Maybe it was seeing AC/DC on the cover of Rolling Stone a few weeks ago. Or, more to the point, maybe it was the very thought that Angus Young, still prancing around in his knickers and beanie at age 57, could lead his merry mates to the top of the charts with a new CD. All I know is it doesn't seem mere coincidence that, having not released a studio album since 1998's Psycho Circus, Kiss has just let word leak out that that they're getting ready to record again.
In a recent interview with askmen.com, Paul Stanley divulged that he and Kiss co-founder Gene Simmons, along with current Kiss-ees guitarist Tommy Thayer and drummer Eric Singer, will soon begin work on a collection of new material."It's going to be very much a vintage, classic '70s Kiss album," Stanley promises, "without much regard to what's happened since then; it's back to the roots." Presumably, Stanley is talking solely in musical terms, which means we shouldn't be expecting Gene Simmons to suddenly quit dyeing his hair, or undoing his facelift. But, hey, if AC/DC can successfully pull off the everything-old-is-new-again trick, why can't Kiss, who just about wrote the (painted face) book on the subject of musical regurgitation even before Angus got fitted for his first pair of kneepants?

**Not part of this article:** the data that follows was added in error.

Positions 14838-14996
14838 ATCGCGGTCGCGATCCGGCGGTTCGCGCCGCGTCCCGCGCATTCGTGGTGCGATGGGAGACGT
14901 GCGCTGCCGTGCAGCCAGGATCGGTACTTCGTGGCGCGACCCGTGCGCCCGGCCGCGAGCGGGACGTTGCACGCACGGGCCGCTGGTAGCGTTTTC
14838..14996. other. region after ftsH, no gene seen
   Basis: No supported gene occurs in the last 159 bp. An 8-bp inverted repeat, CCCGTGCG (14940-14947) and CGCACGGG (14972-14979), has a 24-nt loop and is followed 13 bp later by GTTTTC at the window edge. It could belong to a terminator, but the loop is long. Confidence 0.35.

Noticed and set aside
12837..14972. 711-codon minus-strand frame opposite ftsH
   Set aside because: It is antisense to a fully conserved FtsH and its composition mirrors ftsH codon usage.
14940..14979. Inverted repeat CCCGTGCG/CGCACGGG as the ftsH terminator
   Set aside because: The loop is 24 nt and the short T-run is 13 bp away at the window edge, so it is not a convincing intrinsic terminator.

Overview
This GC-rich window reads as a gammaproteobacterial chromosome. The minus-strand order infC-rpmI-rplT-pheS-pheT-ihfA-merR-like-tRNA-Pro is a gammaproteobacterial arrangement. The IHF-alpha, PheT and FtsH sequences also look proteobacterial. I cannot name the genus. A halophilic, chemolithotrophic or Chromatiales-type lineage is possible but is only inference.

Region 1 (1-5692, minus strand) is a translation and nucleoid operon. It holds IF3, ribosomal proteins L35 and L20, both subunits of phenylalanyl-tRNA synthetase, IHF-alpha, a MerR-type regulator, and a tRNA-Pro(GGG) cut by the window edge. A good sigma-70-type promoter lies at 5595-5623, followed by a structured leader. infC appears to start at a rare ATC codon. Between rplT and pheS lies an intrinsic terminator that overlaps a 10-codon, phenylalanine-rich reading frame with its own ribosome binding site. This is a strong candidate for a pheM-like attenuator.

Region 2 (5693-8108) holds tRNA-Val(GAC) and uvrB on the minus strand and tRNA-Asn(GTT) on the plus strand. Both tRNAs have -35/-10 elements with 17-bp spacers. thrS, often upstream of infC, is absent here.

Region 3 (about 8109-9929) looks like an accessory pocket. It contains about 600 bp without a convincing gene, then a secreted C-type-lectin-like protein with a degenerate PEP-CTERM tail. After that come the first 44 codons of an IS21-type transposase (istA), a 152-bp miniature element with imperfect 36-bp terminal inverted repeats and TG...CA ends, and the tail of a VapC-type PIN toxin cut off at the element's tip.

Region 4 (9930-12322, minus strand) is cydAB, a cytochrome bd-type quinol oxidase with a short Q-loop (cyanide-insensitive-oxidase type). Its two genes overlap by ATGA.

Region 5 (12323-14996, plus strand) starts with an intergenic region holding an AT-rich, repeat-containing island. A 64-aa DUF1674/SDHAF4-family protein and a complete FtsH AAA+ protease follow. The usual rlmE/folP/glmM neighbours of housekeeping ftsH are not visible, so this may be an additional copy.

In the askmen.com article, (by the way, this website has an advice column written by one "Doc Love," which, as any loyal Kiss Army foot soldier can tell you, may well stem from the old Simmons classic "Calling Doctor Love"), Stanley is asked why, unlike some of their predecessors, Thayer and Singer wear the same makeup as original members Ace Frehley and Peter Criss.
Here's what he says: The idea that we should dilute the four icons, which are world-known (not by name, but by character) and come up with like "Frog Man" or "Turtle Boy" was a big misstep. Those iconic figures are known worldwide; you show anybody in the world a photo of KISS and they'll tell you it's KISS. So, it just sold everybody short to think that when somebody left the band that they should take those characters with them."
I guess that means that if Paul and Gene ever decide to hang it up, they can hire replacement players to go out in their makeup and keep recycling the riffs they've been recycling all the way to the bank for 35 (count 'em) years now.
In the meantime, we leave you with this wonderful tidbit from the Stanley interview.
Q: "What's the one quality you think all men should have?"
You gotta love it.